The accounting deficit of defined benefit (DB) pension schemes for the UK’s 350 largest listed companies fell from £66bn to £49bn on in February, according to Mercer’s Pensions Risk Survey data.
Asset values were £647bn at the end of the month, an increase of £3bn compared to the start of the month, while liability values were £696bn, representing a reduction of £14bn. Over the same period technical provisions liabilitie,s which drive trustees’ decision making and likely demands for funding from employers, rose by £13bn.
Ali Tayyebi, senior partner in Mercer’s Retirement business, described the figures as surprising.
“With everyone’s primary focus on the stock market and government bond yields it will be a surprise that the accounting deficits have improved quite so much over the month.” He said. “This is because the yield on corporate bonds – relative to gilts – have increased over the month and this has reduced the calculation of the liability measure reported on companies’ balance sheets”.
He continued, “In contrast the calculation of liabilities typically used by pension fund trustees for determining cash contribution requirements is based on gilt yields. As these yields fell during the month, funding deficits for many schemes will have increased at the same time as accounting deficits will have reduced. This will be unwelcome news as some of these schemes approach their regular funding valuation dates at 31 March or 5 April.”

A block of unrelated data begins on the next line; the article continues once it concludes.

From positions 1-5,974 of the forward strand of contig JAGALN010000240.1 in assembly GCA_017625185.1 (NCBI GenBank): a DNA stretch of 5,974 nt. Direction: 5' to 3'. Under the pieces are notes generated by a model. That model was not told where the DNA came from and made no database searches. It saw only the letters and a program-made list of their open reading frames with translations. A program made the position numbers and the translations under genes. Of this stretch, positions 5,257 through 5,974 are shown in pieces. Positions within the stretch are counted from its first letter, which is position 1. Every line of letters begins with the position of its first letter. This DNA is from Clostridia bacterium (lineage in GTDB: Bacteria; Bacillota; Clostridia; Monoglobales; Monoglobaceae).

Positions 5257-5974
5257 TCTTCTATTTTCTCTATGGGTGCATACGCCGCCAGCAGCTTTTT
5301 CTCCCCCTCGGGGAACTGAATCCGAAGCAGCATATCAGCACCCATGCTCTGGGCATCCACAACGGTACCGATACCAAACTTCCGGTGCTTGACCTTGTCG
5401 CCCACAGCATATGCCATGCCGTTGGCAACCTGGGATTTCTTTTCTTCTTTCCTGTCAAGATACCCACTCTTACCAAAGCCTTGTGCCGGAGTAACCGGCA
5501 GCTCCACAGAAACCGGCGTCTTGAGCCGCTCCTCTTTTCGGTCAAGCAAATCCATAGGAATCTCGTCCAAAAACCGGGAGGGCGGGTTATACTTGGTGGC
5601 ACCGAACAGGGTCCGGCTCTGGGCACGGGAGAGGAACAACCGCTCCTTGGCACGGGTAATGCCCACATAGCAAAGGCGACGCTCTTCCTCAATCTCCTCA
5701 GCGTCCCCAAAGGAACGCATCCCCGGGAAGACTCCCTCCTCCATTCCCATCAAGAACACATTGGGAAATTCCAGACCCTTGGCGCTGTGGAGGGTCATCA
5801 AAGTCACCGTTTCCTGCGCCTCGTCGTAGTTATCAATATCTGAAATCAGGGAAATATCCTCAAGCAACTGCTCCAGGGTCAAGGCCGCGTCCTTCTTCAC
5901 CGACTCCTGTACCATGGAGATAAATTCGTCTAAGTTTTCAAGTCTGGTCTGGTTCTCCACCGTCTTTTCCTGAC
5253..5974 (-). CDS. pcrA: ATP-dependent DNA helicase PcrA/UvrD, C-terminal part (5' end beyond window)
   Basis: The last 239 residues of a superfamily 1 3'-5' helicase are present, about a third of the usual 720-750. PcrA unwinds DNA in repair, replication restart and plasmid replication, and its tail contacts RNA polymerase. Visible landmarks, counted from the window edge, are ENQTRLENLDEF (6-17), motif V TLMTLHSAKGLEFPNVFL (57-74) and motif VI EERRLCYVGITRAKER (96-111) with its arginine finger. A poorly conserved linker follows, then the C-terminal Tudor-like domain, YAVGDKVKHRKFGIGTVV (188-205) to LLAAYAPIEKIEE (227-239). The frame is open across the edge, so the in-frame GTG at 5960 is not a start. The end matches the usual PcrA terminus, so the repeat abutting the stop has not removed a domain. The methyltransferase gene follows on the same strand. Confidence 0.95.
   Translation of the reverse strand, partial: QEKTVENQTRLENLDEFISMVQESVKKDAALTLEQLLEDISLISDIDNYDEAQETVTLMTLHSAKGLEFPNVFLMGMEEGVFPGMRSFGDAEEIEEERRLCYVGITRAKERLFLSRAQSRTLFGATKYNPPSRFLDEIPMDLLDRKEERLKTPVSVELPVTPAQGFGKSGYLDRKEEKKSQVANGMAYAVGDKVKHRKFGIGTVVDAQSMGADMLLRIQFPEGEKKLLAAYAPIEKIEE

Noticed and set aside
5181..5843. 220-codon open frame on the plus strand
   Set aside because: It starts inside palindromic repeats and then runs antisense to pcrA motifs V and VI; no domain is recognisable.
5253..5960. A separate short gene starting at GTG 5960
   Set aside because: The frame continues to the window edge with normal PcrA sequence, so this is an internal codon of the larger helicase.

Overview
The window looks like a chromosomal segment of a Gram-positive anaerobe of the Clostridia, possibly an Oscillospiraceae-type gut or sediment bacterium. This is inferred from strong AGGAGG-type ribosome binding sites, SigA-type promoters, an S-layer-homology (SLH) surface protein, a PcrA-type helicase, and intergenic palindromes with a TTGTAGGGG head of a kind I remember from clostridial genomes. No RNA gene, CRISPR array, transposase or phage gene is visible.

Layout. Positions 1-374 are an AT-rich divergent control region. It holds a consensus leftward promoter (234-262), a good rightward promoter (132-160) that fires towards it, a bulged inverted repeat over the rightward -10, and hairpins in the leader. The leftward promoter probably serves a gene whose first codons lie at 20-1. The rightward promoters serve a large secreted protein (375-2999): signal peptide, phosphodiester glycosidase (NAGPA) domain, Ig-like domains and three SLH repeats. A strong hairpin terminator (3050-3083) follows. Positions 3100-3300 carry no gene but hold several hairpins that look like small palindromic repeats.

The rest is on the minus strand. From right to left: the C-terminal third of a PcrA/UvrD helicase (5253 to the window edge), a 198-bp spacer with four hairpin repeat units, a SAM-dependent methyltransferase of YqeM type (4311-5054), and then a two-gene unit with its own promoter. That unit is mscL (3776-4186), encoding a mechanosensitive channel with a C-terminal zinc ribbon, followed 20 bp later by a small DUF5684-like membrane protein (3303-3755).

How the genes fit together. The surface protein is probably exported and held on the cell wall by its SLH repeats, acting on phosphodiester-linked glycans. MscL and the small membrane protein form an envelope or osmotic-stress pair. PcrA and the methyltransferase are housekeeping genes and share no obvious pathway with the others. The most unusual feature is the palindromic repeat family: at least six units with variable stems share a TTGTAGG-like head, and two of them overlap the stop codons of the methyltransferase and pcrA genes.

Mercer’s data relates to about 50% of all UK pension scheme liabilities and analyses pension deficits calculated using the approach companies have to adopt for their corporate accounts. The data underlying the survey is refreshed as companies report their year-end accounts. Other measures are also relevant for trustees and employers considering their risk exposure. But data published by the Pensions Regulator and elsewhere tells a similar story.
Le Roy van Zyl, Principal in Mercer’s Financial Strategy Group, said, “February was a very volatile month, reflecting an amalgam of economic and political narratives that could have further serious repercussions. Even though the month ended off its lows, there should be no doubt that the potential for significant setbacks to pension schemes in the months and years to come, with consequences for cash funding, is very real. Against this backdrop, both trustees and sponsors are likely to become increasingly focused on how their financial exposure and other costs can be better managed.
“In our experience, there are significant steps that can be taken to improve risk mitigation and therefore control cost over the short and long term. This is reinforced by the Pensions Regulator’s recent Integrated Risk Management guidance which emphasises the need for looking at solutions that incorporate all key areas of potential risk. This means that trustees and sponsors typically have to “up their game” (make sure their plans are documented and take account of funding investment and covenant risks).”